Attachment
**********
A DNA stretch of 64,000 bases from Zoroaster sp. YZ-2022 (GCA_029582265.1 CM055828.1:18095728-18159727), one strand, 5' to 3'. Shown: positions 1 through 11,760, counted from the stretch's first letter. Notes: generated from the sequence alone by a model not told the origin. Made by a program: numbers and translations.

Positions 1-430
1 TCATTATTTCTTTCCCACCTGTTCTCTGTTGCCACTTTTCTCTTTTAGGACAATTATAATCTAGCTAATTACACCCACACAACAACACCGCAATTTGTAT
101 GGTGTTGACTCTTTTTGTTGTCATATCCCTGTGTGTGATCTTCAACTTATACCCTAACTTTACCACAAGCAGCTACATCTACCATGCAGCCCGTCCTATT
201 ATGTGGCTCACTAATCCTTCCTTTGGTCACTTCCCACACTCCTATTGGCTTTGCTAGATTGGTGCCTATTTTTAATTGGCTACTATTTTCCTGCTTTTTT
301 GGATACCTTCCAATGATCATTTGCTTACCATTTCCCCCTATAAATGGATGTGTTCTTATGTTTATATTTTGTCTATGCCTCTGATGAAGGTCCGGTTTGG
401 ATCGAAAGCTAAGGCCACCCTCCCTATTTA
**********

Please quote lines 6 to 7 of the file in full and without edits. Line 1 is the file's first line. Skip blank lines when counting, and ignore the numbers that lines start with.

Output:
301 GGATACCTTCCAATGATCATTTGCTTACCATTTCCCCCTATAAATGGATGTGTTCTTATGTTTATATTTTGTCTATGCCTCTGATGAAGGTCCGGTTTGG
401 ATCGAAAGCTAAGGCCACCCTCCCTATTTA